Pope wants to change ‘Lord’s Prayer’ as it implies God ‘induces temptation’
The Lord’s prayer is spoken by the majority of the world’s 2.2billion Christians, and is cited by the bible as the way Jesus taught his disciples to pray.
However Pope Francis has argued the Italian – and indeed the English translation – go against the teachings of the church.
In the much-recited prayer, followers of the faith call on God to “lead us not into temptation, but deliver us from evil”.
Speaking to Italian broadcasters, the Pope argued this was incorrect.
He said: “It is not a good translation because it speaks of a God who induces temptation”
He added Christians in France had adapted the prayer to get around the issue.
Pope Francis said: “The French have modified the prayer to ‘do not let me fall into temptation’, because it is me who falls, not the Lord who tempts me to then see how I fall”.
Last month the head of the Catholic church admitted that he had –f rom time to time – fallen asleep during prayer.
"When I pray, sometimes I fall asleep," the 80-year-old pontiff revealed in an interview for the TV2000 channel.
He added: ”Saint Therese did it too,”, in reference to a 19th-century French nun – whose simplicity, he has said, has been a great influence on his life.
The Pontiff went on to share that praying should make Christians feel like children lying in their father's arms, implying that relaxation is an important part of the process.
The Pope was born in Buenos Aires, Argentina, as Jorge Mario Bergoglio and worked as a nightclub bouncer before beginning his seminary studies.
He was ordained a Catholic priest in 1969 and was Argentina's provincial superior of the Society of Jesus from 1973 to 1979.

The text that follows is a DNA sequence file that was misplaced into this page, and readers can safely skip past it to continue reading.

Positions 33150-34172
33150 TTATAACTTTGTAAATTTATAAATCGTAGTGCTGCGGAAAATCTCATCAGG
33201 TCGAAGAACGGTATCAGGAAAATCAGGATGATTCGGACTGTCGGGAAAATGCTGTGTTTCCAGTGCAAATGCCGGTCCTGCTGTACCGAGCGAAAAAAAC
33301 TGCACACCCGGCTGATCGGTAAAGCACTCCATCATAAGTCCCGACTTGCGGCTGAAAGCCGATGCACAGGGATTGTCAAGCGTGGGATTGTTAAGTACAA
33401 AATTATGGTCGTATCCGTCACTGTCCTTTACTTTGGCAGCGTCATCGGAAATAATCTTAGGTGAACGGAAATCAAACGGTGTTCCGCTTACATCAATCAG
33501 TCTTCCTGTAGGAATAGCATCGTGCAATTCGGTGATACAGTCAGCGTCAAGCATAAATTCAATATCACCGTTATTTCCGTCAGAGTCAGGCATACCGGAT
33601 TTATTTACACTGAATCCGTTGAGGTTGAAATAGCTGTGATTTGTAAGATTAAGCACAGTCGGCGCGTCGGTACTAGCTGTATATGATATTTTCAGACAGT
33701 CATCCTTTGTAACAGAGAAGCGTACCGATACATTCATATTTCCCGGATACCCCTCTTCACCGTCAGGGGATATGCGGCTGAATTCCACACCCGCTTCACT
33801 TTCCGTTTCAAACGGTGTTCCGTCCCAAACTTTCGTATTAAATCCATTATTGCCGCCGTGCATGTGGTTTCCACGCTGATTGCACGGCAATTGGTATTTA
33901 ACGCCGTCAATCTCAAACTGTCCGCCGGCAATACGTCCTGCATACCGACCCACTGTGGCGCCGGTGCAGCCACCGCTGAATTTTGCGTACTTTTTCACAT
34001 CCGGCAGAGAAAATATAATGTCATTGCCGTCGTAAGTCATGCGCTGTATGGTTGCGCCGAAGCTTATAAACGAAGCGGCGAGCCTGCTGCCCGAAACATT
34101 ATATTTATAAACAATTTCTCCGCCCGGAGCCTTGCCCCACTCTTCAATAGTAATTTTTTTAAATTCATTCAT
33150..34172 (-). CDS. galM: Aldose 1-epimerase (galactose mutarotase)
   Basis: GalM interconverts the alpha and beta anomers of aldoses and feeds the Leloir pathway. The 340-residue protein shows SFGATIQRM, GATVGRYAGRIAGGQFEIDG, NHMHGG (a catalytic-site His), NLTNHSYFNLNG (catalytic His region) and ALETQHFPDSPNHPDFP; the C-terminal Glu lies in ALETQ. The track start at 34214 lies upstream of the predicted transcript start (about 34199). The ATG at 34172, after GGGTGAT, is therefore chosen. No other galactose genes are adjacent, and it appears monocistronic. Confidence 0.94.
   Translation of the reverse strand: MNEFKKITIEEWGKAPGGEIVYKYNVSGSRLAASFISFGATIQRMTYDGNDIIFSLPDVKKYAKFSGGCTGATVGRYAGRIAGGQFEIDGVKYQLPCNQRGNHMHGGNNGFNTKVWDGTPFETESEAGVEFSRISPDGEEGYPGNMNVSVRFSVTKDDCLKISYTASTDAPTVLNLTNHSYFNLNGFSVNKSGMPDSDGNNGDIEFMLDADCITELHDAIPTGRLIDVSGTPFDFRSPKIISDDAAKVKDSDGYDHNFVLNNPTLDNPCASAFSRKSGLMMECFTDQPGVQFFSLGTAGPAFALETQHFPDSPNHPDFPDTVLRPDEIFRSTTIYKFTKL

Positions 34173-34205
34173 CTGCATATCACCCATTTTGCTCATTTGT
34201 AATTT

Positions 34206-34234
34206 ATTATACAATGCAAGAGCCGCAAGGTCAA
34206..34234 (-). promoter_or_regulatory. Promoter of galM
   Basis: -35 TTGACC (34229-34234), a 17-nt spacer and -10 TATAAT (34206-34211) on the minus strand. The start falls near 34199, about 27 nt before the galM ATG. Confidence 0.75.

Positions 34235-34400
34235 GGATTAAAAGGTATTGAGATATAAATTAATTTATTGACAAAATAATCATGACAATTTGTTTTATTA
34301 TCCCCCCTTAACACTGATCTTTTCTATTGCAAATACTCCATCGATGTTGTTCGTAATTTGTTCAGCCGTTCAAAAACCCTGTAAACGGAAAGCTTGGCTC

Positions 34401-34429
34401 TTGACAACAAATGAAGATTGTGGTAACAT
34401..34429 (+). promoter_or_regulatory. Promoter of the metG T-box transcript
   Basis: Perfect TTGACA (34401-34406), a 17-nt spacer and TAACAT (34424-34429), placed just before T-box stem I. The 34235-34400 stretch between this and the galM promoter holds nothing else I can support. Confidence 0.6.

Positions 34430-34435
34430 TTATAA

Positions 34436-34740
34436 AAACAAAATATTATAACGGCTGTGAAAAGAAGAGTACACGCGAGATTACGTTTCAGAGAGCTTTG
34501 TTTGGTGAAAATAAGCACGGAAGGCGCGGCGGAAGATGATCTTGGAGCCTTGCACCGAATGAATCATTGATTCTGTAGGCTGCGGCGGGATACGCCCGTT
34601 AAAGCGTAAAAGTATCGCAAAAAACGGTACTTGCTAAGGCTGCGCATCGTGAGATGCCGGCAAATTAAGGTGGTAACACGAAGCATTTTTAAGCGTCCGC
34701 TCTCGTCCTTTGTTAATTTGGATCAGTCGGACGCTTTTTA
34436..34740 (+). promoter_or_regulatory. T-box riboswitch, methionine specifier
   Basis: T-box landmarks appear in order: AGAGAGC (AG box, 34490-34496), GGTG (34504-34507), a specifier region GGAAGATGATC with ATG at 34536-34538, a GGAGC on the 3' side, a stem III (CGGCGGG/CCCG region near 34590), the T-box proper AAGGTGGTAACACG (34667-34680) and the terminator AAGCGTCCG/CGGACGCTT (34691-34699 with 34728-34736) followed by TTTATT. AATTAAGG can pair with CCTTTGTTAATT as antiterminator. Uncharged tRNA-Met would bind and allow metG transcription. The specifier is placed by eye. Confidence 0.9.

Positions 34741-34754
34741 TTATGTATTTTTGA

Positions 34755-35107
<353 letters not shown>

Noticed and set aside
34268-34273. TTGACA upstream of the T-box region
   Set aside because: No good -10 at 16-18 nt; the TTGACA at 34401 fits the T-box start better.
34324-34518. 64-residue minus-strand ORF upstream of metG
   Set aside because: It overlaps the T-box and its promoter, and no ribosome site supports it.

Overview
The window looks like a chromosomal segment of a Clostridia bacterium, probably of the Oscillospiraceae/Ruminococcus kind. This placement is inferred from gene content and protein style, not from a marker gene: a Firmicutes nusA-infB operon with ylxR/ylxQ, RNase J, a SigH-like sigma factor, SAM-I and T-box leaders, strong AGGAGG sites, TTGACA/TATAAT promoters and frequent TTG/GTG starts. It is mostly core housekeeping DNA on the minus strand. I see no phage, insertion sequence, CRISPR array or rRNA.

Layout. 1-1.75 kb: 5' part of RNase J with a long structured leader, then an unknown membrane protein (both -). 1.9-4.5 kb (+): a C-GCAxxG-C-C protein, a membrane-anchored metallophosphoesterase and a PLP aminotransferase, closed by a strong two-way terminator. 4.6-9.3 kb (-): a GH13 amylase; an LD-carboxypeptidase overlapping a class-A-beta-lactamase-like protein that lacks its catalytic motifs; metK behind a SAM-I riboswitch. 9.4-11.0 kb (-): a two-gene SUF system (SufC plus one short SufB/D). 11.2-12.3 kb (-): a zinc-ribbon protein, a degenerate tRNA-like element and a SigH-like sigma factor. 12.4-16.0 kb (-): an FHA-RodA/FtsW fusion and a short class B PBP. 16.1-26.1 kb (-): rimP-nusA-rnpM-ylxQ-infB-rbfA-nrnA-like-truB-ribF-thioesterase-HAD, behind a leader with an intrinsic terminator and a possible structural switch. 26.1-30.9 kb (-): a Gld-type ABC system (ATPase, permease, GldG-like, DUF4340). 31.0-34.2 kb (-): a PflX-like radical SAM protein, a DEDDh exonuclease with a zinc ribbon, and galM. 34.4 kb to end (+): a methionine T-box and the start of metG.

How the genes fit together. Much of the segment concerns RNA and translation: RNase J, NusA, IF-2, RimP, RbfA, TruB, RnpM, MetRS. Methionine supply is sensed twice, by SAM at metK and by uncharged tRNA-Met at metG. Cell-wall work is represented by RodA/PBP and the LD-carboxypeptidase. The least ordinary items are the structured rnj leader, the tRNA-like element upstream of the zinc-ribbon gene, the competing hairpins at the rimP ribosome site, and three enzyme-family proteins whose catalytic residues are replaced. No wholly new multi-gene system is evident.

He became the Archbishop of Buenos Aires in 1998 and was created a Cardinal in 2001 by Pope John Paul II.
During his unorthodox time as the chief voice in Catholicism, Pope Francis has repeatedly waded in on matters of international politics to offer his wisdom.
Earlier this week he criticised Donald Trump for his decision to recognise Jerusalem as the capital of Israel.
Pope Francis said: “I cannot keep quiet about my deep worry about the situation that has been created in the last few days.”
He also urged Mr Trump not to make the declaration about Jerusalem, as it was vital to "recognise the rights of all people", in the Holy Land to continue dialogue.
Pope Francis said he hoped “wisdom and prudence prevail, in order to avoid adding new elements of tension to a global panorama that is already convulsed and marked by so many cruel conflicts”
And last month it was revealed the religious figurehead wanted to reach out to North Korean dictator Kim Jong-un as the the young despot forges a path towards all out war on the Korean peninsula.
The Vatican City is reportedly attempting to open a dialogue between Pyongyang and the Holy See in order to avoid a nuclear war.
The Pope wants to speak to despot Kim directly, a high-ranking cardinal has revealed, in what would be a historic and unexpected intervention.
Cardinal Peter Turkson of Ghana, head of the Dicastery for Promoting Integral Human Development, admitted he was not sure how this could happen but said dialogue was a priority.
The wheels were already in motion for an unlikely phone call between Pope Francis and Kim, he said.
Cardinal Turkson said: “The dicastery is already in communication with the Korean episcopal conference to see how we may have contact also with the regime on the other side.
“We are exploring the possibilities of speaking to them directly. We cannot say right now exactly when this contact will happen.”